Bridging the Online-Offline Shopping Divide With 2D Tags
Information accessible through 2D tagging ensures sales associates have instant answers, providing a higher level of customer service. Instead of wearing a blank expression when asked about specific product details, associates can instead access information via 2D tagging to efficiently serve the customer with confidence to close the sale.
Today's consumers are more connected than ever with mobile devices in hand, while retailers have long focused on better engaging with consumers. Some brands have enjoyed early wins through effective direct digital marketing.
Mobile solves many problems, with its high reach and in-the-moment communication. A well-designed app can place flashy content in the hands of the consumer. SMS provides the consumer with valuable tidbits of information. SMS and apps can be effective ways for retailers to connect with consumers on a mobile device; however, for technology and adoption reasons, these tactics can fall short of providing the information consumers need to make a buying decision while they're still in the store.
The good news is that an emerging technology in direct digital marketing -- 2D tagging -- can connect people with relevant information instantly, effectively engaging them while that precious purchase-decision window is open.
For retailers and manufacturers, 2D tagging closes the gap between online and in-store shopping experiences, making it easier than ever for consumer to engage with a brand. Properly placed 2D tagging technology directly enhances the retail experience by giving consumers instant access to specific, relevant information they want -- at the moment they're engaged in a buying decision -- in one simple step, increasing conversions.
How It Works
Simply put, "2D tag" (often used synonymously with QR, 2D Barcode) is a term to describe a two-dimensional bar code that provides a link to an online experience when scanned through a mobile device. Each 2D tag is encoded with specific information such as URL, product or contact information. Most 2D tags require a user-friendly downloaded software application that turns a mobile device's camera lens into an optical scanner. When the mobile device is aimed at the tag with the app activated, the software scans and decodes the information, and then links the mobile browser to a URL or microsite, for example.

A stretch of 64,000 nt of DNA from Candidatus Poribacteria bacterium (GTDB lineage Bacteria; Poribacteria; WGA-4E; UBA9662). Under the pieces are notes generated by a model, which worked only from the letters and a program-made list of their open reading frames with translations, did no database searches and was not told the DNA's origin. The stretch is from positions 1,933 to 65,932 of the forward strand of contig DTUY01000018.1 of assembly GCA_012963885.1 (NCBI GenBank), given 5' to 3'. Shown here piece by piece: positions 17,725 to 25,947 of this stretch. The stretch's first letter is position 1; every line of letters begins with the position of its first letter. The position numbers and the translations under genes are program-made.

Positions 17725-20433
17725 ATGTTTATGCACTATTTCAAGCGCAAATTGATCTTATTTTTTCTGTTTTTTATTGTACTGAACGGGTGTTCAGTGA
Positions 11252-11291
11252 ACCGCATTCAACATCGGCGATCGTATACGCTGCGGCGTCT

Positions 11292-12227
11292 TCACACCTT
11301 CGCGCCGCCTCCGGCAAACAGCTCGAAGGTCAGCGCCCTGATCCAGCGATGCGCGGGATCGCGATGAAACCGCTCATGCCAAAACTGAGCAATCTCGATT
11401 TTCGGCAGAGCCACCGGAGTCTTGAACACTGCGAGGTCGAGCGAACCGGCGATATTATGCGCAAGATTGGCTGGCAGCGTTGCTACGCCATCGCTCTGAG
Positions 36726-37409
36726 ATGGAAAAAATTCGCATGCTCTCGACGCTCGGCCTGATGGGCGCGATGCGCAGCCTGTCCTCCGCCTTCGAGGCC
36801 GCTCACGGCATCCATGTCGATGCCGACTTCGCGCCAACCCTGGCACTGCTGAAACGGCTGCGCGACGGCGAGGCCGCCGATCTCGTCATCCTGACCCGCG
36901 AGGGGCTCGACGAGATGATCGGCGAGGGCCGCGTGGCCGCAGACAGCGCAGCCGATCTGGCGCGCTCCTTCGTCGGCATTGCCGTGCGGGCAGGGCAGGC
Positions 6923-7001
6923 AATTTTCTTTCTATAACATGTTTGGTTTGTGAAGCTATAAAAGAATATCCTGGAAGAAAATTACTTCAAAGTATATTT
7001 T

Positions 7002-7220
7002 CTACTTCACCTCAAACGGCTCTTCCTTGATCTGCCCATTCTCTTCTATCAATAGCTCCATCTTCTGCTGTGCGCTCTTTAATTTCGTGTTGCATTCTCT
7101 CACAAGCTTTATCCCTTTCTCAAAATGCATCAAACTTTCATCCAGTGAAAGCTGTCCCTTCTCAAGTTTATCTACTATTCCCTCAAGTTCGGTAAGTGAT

One compelling trait of 2D tagging, as seen in the following example, is its ease of use. With a simple scan, the consumer has all the information needed to make an informed big-ticket purchase. Also, sales staff have the information they need to better educate the consumer and close a sale. While this activity may seem a bit foreign at first, regular exposure to it and wider adoption by brands (and by various media in the U.S.) has allowed greater recognition by today's consumers. As they become more familiar with the technology, they will want to use it more often.
2D Tagging Example
Joe, who uses a mobile device, walks into a store in search of a new printer for his office. He sees the product he needs but wants more information. Because the product (or its display) features a 2D tag, he simply scans the tag with his mobile device (loaded with its appropriate app), and is instantly taken to a mobile microsite designed for the shopping experience by the manufacturer.
In a best-case scenario, the mobile site includes an overview of the product, its features, specifications, real customer reviews and ratings, service details -- even videos. So instead of leaving the retail location to do more research on printers (or shop competitors), Joe quickly accesses the information he needs to make a buying decision on the spot.